Samsung heir Lee Jae-yong arrested in South Korea
Seoul, Feb 17 (IANS) Samsung’s heir apparent Lee Jae-yong has been placed under arrest in South Korea, accused of bribery and other charges, the media reported.
The case is linked to a scandal that led to the impeachment of the country’s President Park Geung-hye, BCC reported on Friday.
Lee is currently vice-chairman of Samsung Electronics. But since his father, Lee Kun-hee, suffered a heart attack in 2014, he is considered de facto boss of the entire Samsung Group conglomerate.
Samsung is accused of giving donations to non-profit foundations operated by Choi Soon-sil, a friend of Park, in exchange for government favours.
Lee and the Samsung Group denied any wrongdoing.
“We will do our best to ensure that the truth is revealed in future court proceedings,” the Samsung Group said in a brief statement following Lee’s arrest.
The Samsung chief had already been questioned with several other company executives in January but a subsequent court ruling decided there was insufficient grounds for an arrest.
But on Friday, a court spokesman said in a statement: “It is acknowledged that it is necessary to arrest (Lee Jae-Yong) in light of a newly added criminal charge and new evidence.”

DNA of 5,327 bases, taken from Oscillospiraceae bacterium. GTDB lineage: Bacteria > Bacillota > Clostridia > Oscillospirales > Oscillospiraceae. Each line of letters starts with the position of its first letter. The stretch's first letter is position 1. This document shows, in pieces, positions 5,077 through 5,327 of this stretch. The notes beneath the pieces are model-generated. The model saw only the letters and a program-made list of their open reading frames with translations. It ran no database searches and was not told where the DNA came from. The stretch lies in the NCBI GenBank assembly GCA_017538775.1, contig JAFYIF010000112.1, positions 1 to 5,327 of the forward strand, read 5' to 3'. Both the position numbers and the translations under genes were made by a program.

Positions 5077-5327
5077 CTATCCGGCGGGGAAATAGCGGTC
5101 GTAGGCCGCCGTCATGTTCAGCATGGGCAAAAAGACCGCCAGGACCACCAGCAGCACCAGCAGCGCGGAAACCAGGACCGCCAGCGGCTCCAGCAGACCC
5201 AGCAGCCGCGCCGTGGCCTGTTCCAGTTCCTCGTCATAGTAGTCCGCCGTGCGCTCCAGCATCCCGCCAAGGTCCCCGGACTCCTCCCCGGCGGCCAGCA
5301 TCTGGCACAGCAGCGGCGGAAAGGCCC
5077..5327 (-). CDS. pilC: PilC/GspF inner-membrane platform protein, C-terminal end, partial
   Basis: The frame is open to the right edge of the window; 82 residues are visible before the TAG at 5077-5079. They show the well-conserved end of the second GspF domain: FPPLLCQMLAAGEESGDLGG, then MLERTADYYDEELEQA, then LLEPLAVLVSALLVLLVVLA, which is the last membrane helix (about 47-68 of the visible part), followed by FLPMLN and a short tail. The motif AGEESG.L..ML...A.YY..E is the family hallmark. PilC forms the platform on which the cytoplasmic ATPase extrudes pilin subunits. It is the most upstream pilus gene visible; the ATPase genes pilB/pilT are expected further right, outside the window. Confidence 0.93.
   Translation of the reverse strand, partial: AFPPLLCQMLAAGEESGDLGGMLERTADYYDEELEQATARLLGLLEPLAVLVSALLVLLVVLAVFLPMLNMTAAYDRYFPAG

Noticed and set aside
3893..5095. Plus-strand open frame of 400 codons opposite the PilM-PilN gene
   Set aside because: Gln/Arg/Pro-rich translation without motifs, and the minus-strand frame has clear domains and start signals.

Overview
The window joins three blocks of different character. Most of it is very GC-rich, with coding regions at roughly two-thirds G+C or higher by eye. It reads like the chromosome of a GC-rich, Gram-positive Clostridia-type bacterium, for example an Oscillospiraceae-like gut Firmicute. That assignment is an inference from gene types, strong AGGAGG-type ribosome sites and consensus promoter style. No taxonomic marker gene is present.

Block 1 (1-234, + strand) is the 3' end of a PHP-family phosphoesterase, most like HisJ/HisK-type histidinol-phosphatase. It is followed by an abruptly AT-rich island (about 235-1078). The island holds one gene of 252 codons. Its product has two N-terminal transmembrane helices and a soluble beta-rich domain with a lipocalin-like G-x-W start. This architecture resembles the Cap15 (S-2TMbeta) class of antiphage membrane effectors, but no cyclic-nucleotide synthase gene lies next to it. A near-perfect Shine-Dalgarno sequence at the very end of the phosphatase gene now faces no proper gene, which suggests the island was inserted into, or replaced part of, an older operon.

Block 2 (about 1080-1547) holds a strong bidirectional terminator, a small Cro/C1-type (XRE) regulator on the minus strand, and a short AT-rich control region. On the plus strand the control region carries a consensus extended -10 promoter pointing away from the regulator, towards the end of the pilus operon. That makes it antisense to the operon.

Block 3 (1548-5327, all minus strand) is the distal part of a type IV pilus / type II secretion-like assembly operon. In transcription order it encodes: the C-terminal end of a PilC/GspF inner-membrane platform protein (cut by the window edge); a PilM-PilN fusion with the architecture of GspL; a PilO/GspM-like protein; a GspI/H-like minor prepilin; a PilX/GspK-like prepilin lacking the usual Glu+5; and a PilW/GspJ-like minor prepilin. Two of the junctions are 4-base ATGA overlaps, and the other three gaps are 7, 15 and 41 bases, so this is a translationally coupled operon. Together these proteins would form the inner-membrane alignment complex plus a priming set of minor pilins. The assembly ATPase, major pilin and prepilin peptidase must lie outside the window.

Lee has been in detention since he was summoned back to court for a hearing held behind closed doors earlier this week.
Prosecutors accused Lee of giving bribes worth 41 billion won ($36 million) to President Park and her close friend Choi Soon-sil to win government support for a smooth leadership transition within Samsung.
Lee Jae-yong, also known as Jay Y Lee, first gave evidence in front of a parliamentary hearing in December last year. Since January he has been treated as an official suspect in the case.
At the parliamentary hearing, Samsung admitted giving a total of 20.4 billion won to two foundations, but denied seeking favours in return.
And Lee also confirmed the firm gave a horse and money to help the equestrian career of Choi’s daughter, Chung Yoo-ra, something he said he now regretted.
Prosecutors now have 20 days to detain and question him before they have to formally indict Lee.